Start-up’s 101

SmackTalk - Startups 101

SmackTalk – Startups 101

There are three ways to get a great URL. The first is with magical inspiration: that perfect and available name comes to you in the shower or driving . The second is with a ton of money, by buying an existing domain. The third (if inspiration and money are lacking) is with the process outlined below, which may yield a workable name. These days, you start with the URL and then check that some variation of the company name is available (for registration purposes). That part is relatively easy.

Relax (But Avoid Really Horrible Ones)

URLs matter a lot less than it would seem when you are starting out. One can think of plenty of terrible names that did great and vice versa. We are now moving away from destination sites. Search engines and browser capabilities, such as Firefox’s awesome bar, will help people find you.

If you are relying on a great name to build traffic… don’t. Unless you have a lot of money to buy an existing domain — and that is probably not a good use of your cash — there are cheaper ways to build traffic.

So then, “okay” is good enough. Don’t obsess over the URL. Save your obsessing for usability design. But avoid the real stinkers, the names that make people laugh at you and then ignore you. We live in a global world, too, so do check that your great URL does not mean “Your mother is a mangy dog” in Chinese, French, or whatever.

Process for Getting a Great URL (Domain Name)

Here is the three-step process:

  1. Go for a run (or whatever exercise you enjoy doing).
  2. Have a double espresso.
  3. Do something totally relaxing, like petting your cat, to clear your mind and let inspiration set in.

Did that do the trick?

No? Try the longer process:

  1. Choose some “themes” that relate to your biz.
  2. Brainstorm with some pals to come up with a really long list of words that vaguely relate to those themes.
  3. Use bulk registration to test a lot of them. Make a shorter list of what is available with .com.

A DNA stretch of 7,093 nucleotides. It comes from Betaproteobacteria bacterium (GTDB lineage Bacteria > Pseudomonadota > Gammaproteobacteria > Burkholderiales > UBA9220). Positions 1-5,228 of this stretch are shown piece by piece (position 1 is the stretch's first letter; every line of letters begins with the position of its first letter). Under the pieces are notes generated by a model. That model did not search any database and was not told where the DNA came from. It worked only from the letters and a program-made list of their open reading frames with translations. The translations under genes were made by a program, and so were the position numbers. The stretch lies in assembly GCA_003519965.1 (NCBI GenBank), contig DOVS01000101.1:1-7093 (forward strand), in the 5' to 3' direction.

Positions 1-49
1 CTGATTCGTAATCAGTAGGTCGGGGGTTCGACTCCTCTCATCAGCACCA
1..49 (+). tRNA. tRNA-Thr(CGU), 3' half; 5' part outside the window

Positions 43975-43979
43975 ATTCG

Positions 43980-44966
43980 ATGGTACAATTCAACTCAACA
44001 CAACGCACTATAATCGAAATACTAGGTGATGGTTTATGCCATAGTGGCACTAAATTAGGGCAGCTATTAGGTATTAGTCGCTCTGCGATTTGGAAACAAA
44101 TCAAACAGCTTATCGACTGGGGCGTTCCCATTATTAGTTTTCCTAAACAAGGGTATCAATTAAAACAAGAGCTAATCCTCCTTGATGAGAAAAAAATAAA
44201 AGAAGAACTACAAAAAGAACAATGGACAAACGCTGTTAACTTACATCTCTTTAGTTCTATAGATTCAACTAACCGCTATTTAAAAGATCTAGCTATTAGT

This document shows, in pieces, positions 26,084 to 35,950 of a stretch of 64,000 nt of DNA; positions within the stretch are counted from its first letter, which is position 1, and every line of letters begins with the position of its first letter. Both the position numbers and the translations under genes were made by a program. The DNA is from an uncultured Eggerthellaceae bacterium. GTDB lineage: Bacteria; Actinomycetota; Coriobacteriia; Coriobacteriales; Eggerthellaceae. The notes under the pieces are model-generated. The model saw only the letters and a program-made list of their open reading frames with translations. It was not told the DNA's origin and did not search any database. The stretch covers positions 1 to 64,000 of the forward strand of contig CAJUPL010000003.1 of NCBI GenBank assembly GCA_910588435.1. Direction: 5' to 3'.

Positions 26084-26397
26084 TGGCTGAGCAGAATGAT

4. Check that shorter list against:
    • a trademark search on uspto.gov,
    • some people who will give you an honest response,
    • a few major languages for the “mangy dog” test.
  5. If that cut leaves you short, go back to some of the names you like and try them out with .net. In some cases .net is okay, particularly if the .com name is owned by someone small and non-competitive whom you can buy out later.
  6. Still coming up short? Try country extensions. For example, if you want rabbit.com, try rabb.it (Italy). This is risky. It sounds clever and occasionally works, but mostly confuses people.
  7. Once you get a viable list of three that check out, buy all three and then test, test, test. And test with as broad a community as you can get. Use Twitter, your blog, whatever connects you to your network quickly. And go outside your network.
  8. If all three fall short of this last hurdle, start from the top: go for a run, double espresso, etc. Allow time for this. The best ideas come at the oddest times and usually when you are thinking of something else.
  9. When you find your chosen one:
    • Register the trademark at uspto.gov.
    • Protect major country extensions, .net, .info, and other extensions that a squatter or competitor may try to take if they see you get traction.
    • Create a logo that works.
    • Ensure the company name is available. In the worst case, CoolSite.com could be run by Boring Company LLC doing business as (DBA) CoolSite.com.
  10. Go, baby, go!

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